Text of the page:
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Aussie, Kiwi dollars bashed as US$ surge roils markets
THE Australian and New Zealand dollars hit fresh multi-month lows on Wednesday as the relative outperformance of the US economy sent its currency higher across the board.
The Aussie dollar was huddled at US$0.7435, having touched its lowest since last June at US$0.7424. It has now shed almost four US cents in less than three weeks.
The kiwi dollar was near its lowest since December at US$0.6967, having again lost four cents since mid-April.
The US dollar has been on a tear as economic indicators there outpaced much of the rest of the advanced world, forcing a mass shake-out of short dollar positions - particularly against the euro and sterling.
That has also shaken confidence in a synchronous global recovery, sending funds towards US assets at the cost of emerging markets from Argentina to Turkey. This trend has been doubly negative for the Aussie dollar since many investors use the commodity-leveraged currency as a liquid proxy for global growth and emerging markets, selling it as a hedge during troubled times.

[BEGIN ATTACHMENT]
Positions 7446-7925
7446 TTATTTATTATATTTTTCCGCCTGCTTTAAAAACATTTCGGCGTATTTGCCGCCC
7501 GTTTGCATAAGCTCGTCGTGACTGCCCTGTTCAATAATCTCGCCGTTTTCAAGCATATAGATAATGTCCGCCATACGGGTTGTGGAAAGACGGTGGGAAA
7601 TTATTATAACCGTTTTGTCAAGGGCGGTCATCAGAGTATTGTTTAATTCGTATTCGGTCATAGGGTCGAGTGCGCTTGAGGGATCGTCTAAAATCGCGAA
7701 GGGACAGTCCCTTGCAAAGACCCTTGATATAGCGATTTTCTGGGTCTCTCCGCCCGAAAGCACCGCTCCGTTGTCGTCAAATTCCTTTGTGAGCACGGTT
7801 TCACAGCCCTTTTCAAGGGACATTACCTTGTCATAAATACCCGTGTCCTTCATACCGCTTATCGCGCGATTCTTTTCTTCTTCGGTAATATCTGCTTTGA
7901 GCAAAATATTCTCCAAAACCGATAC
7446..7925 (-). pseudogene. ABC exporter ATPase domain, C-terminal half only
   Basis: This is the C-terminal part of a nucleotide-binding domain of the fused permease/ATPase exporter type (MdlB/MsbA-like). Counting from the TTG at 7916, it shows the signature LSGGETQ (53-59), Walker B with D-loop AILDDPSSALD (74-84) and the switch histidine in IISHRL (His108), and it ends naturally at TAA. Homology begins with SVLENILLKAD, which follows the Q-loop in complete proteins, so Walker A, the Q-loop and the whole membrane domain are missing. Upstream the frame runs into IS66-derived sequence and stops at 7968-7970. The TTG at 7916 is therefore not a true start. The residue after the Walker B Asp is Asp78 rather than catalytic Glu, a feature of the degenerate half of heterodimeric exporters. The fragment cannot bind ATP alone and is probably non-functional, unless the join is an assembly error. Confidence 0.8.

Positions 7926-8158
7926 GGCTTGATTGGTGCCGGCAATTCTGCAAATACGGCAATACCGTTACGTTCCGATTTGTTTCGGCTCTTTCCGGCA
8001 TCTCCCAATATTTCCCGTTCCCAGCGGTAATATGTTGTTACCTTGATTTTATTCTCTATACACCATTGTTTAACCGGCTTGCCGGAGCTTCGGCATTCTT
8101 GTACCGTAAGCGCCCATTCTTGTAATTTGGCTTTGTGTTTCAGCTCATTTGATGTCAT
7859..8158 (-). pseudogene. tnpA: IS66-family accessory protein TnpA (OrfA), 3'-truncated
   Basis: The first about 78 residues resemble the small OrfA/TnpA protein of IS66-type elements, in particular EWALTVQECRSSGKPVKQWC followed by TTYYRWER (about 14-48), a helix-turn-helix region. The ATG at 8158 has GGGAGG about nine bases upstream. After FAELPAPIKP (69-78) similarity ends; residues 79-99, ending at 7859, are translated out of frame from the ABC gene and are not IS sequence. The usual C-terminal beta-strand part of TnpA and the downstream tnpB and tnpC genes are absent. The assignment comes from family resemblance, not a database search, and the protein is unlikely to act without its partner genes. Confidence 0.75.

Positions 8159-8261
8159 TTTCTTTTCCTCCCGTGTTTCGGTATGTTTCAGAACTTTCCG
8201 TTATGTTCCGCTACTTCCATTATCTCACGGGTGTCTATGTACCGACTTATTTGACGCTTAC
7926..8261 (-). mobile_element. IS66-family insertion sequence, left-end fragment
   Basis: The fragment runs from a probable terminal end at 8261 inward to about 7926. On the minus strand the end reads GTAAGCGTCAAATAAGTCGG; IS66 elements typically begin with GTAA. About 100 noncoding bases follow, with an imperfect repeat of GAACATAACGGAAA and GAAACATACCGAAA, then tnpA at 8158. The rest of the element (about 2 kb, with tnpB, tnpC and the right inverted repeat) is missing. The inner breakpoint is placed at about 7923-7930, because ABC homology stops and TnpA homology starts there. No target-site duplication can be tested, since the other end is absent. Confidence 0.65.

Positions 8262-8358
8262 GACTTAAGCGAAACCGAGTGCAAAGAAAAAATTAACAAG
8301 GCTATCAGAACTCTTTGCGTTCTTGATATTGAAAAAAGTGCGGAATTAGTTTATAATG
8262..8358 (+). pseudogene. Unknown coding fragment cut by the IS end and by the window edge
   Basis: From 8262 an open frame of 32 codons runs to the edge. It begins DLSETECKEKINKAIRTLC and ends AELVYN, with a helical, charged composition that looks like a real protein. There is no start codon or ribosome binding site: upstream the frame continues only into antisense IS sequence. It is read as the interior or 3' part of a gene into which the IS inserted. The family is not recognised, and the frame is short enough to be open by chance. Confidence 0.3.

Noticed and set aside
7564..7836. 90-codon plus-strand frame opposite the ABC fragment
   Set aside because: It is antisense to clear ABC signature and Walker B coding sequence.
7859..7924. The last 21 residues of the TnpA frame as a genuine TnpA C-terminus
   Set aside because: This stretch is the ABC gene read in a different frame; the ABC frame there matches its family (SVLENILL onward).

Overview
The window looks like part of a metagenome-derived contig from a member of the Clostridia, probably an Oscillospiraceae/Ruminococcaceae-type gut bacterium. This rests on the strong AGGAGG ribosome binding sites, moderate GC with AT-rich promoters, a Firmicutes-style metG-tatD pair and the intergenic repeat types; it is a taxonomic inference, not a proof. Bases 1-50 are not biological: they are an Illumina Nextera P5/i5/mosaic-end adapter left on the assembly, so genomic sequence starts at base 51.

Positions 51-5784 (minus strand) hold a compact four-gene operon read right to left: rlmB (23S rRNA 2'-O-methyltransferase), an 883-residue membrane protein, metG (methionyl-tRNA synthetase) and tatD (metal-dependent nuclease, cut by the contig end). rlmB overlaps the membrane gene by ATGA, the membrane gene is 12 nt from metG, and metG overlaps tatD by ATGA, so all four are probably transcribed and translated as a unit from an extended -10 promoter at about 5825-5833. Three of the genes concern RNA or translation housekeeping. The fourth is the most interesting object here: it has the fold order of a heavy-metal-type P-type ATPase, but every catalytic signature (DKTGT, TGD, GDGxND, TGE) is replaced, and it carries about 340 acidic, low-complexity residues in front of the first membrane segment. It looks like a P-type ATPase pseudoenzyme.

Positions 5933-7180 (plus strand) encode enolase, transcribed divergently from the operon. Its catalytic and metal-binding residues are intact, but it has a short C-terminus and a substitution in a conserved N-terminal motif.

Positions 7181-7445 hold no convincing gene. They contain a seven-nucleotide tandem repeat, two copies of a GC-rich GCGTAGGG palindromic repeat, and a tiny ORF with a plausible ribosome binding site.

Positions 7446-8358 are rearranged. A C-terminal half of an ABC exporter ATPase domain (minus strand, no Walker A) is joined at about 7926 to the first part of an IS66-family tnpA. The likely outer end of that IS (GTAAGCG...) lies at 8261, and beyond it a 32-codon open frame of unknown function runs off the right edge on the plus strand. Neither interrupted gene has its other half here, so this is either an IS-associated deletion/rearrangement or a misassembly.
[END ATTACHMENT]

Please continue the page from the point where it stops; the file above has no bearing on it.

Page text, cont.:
Adding to the strain was President Donald Trump's decision to walk away from the nuclear deal with Iran, leaving investors uncertain as to what might happen next in the Middle East.
All of which overshadowed an upbeat budget from Australia late on Tuesday which underlined the country's favourable debt background. With the budget set to return to surplus a year early, Australia's net debt is set to peak around 19 per cent of GDP, far below the G20 average of 80 per cent.
"Consequently, Australia will remain an attractive destination for foreign debt investment," said Elias Haddad, senior currency strategist at CBA. "This will further facilitate Australia's ability to finance its small current account deficit of just 2-3 per cent of GDP." REUTERS